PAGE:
When you talk to older co-workers you will almost always reminisce about the fax machine. Love them or hate them they were a part of our office life well into the first half of the 2000s.

It was during one of these conversations that a colleague and I began to discuse the history of the fax machine and its use 11 years before the invention of the telephone by Giovanni Caselli.

Scottish inventor Alexander Bain worked on chemical mechanical fax type devices and in 1846 was able to reproduce graphic signs in laboratory experiments. He received British patent 9745 on May 27, 1843 for his “Electric Printing Telegraph.” Frederick Bakewell made several improvements on Bain’s design and demonstrated a telefax machine. The Pantelegraph was invented by the Italian physicist Giovanni Caselli. He introduced the first commercial telefax service between Paris and Lyon in 1865, some 11 years before the invention of the telephone.

In 1880, English inventor Shelford Bidwell constructed the scanning phototelegraph that was the first telefax machine to scan any two-dimensional original, not requiring manual plotting or drawing. Around 1900, German physicist Arthur Korn invented the Bildtelegraph, widespread in continental Europe especially, since a widely noticed transmission of a wanted-person photograph from Paris to London in 1908, used until the wider distribution of the radiofax. Its main competitors were the Bélinographe by Édouard Belin first, then since the 1930s the Hellschreiber, invented in 1929 by German inventor Rudolf Hell, a pioneer in mechanical image scanning and transmission.

The 1888 invention of the telautograph by Elisha Grey marked a further development in fax technology, allowing users to send signatures over long distances, thus allowing the verification of identification or ownership over long distances.

On May 19, 1924, scientists of the AT&T Corporation “by a new process of transmitting pictures by electricity” sent 15 photographs by telephone from Cleveland to New York City, such photos suitable for newspaper reproduction. Previously, photographs had been sent over the radio using this process.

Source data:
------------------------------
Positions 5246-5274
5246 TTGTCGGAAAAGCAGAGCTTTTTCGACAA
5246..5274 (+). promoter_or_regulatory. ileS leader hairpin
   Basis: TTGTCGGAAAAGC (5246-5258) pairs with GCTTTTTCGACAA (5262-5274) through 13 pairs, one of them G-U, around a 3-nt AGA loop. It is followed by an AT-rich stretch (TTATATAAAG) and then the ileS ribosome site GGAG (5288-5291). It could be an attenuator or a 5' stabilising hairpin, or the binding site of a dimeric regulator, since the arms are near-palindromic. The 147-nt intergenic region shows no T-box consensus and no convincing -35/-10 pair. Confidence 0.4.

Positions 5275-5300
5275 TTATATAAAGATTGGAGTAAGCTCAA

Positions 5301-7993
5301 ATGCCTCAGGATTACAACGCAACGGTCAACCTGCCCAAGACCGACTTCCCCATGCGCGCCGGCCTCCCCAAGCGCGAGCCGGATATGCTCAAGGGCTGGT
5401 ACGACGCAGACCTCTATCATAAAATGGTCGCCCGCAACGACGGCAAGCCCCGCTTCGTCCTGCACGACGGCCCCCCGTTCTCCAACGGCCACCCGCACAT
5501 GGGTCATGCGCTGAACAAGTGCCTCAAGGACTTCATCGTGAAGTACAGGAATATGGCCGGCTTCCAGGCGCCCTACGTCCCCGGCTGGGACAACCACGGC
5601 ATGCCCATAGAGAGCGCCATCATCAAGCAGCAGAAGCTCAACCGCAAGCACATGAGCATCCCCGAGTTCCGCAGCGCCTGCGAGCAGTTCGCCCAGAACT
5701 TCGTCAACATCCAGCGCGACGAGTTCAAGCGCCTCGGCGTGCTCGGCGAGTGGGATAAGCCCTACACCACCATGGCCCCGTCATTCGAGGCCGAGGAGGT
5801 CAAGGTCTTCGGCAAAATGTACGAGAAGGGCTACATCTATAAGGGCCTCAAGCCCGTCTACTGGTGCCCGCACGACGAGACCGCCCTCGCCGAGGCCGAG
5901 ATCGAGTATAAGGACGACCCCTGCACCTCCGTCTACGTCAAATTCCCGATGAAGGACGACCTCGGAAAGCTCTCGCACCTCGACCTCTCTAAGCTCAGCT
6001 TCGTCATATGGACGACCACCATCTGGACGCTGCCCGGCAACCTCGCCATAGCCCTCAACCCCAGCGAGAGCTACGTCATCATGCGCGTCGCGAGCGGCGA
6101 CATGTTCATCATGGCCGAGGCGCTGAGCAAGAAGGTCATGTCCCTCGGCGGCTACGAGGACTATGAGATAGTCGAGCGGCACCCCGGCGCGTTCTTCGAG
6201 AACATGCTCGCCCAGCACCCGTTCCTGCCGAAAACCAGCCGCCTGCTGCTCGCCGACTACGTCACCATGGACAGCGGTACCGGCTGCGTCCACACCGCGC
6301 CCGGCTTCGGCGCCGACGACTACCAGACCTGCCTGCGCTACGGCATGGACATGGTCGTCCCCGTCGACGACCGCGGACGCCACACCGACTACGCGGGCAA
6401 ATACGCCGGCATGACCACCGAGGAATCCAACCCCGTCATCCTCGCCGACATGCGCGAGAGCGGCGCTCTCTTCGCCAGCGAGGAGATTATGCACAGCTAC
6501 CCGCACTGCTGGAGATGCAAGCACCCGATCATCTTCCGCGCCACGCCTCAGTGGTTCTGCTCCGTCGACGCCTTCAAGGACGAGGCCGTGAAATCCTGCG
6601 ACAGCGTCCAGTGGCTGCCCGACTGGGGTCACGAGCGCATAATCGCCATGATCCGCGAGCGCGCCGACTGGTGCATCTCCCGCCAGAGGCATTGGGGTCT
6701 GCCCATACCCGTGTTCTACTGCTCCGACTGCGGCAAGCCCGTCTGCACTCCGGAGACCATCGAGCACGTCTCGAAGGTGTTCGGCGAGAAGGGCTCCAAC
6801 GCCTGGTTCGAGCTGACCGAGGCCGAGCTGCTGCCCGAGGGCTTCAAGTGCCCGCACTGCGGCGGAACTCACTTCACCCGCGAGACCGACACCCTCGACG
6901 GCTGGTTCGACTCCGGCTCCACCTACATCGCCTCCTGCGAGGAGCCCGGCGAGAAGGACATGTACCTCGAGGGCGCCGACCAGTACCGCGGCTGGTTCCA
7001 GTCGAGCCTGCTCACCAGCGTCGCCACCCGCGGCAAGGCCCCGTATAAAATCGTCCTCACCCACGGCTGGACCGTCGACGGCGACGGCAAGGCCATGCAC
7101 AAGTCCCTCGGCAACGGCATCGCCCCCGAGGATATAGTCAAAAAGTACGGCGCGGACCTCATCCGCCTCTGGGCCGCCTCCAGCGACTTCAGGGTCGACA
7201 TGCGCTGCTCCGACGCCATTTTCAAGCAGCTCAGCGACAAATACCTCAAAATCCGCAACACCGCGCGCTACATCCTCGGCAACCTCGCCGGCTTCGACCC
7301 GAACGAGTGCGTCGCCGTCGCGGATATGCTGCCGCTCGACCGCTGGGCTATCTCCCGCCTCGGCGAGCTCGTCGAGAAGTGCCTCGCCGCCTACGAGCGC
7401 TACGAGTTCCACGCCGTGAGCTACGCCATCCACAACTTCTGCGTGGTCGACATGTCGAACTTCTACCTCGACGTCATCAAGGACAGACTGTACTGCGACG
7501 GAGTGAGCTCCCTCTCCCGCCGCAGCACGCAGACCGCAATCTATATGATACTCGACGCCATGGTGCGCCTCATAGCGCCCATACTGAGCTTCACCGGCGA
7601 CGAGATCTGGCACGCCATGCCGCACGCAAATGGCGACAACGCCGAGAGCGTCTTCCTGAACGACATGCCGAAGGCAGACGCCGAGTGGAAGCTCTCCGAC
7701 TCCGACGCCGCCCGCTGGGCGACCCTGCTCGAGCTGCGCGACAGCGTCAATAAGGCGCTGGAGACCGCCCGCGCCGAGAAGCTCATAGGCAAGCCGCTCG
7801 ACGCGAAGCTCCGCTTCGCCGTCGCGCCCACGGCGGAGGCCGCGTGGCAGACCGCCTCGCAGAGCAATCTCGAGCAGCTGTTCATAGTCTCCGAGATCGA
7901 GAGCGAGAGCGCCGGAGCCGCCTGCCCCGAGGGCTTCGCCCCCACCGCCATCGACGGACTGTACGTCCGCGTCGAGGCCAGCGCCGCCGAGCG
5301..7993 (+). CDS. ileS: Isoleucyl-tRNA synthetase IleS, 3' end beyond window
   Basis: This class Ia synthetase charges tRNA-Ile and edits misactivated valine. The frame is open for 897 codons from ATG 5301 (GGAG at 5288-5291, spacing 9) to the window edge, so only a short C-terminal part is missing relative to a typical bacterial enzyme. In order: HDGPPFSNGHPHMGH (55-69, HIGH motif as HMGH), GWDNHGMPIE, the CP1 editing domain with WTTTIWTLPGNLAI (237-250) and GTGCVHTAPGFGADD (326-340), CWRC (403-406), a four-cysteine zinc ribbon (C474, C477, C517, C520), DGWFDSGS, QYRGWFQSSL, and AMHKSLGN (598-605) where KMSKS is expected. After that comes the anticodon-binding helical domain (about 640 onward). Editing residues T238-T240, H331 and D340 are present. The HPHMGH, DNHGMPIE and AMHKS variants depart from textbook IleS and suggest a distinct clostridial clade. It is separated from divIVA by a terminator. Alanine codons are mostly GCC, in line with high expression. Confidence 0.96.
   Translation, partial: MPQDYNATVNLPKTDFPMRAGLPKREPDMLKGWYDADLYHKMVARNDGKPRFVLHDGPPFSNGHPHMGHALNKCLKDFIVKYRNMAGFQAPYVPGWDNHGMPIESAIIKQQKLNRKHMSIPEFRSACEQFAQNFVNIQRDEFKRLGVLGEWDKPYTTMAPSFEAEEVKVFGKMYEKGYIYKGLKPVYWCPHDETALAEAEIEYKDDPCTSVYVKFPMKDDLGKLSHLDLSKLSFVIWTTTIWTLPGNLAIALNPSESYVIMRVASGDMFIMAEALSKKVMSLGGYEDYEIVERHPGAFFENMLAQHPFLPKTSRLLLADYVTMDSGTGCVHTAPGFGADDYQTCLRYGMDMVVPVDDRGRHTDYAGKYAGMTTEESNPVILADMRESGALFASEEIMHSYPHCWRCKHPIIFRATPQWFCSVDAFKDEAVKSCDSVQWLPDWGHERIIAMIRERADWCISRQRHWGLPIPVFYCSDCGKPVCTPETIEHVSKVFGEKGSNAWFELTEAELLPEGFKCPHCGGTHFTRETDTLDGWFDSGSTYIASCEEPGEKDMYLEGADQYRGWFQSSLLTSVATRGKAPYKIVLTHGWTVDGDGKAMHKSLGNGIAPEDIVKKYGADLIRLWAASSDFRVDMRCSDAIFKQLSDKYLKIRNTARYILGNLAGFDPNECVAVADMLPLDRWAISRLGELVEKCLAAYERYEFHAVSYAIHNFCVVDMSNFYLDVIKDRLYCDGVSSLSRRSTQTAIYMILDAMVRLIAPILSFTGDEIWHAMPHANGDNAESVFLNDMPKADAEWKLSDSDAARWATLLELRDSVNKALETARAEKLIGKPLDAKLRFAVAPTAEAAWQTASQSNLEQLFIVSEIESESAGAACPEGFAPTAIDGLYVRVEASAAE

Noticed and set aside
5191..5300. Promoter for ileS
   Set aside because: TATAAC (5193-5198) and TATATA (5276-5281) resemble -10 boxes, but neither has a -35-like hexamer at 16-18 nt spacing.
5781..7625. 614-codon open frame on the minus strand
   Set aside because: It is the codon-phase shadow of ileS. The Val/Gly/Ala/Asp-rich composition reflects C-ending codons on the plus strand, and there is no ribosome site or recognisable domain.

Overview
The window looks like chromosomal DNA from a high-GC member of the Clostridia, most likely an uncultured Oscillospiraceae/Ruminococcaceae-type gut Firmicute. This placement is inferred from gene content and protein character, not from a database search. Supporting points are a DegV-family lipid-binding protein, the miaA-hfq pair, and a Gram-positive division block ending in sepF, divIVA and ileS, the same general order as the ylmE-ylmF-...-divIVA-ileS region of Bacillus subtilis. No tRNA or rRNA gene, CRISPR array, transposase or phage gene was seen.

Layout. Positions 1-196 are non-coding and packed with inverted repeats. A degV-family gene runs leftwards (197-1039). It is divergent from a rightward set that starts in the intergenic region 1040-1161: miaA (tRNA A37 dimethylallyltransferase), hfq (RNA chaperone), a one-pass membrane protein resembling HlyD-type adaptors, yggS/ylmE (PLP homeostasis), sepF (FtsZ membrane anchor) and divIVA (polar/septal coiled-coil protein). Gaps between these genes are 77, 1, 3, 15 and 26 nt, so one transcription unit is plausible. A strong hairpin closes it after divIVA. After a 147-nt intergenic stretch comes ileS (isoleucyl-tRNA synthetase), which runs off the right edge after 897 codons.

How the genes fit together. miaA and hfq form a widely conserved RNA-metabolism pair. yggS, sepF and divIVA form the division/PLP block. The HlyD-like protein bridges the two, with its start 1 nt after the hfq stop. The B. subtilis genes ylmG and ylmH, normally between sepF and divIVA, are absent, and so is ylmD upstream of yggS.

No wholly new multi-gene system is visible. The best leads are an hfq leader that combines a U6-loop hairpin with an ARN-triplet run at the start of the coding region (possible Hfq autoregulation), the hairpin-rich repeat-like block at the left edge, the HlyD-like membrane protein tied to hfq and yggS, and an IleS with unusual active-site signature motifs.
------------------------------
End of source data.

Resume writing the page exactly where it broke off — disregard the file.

The Western Union “Deskfax” fax machine, announced in 1948, was a compact machine that fit comfortably on a desktop, using special spark printer paper.

I learned about the benefits of a power nap when I was well into my career. At first it wasn’t a job, it was an ambition and like a small child I didn’t want to stop. I wanted to learn more and explore every aspect of the job until I had a strong grasp of what was expected of me.

And like a child I neglected to acknowledge that I was tired.

Then I learned about a short nap. A power nap.

These short naps help in a multitude of different ways. They help you overcome problems by taking your mind off them, they help you remember complicated procedures that you are working on and the list goes on.

But like anything good there is a limit.

You feel sleepy when the ADP concentration in your brain crosses a certain threshold. Think of ADP as spent battery. ATP on the other hand is the readily available energy source, call it available battery charge. Power naps increase the ATP concentration and reduce the ADP concentration in your brain, leading you to feel recharged.

Power naps are better because they stop you from going into deep sleep; thus not making you groggy when you wake up.

On the other hand if you took a longer regular nap, the ADP concentration begins to bounce back. So you would feel groggy after a regular nap which didn’t decrease the ADP concentration significantly. Hence the duration of a power nap is very important.

Generally, when taking a nap, you should wake up after 1 hour maximum if you don’t want to feel like shit when you wake up.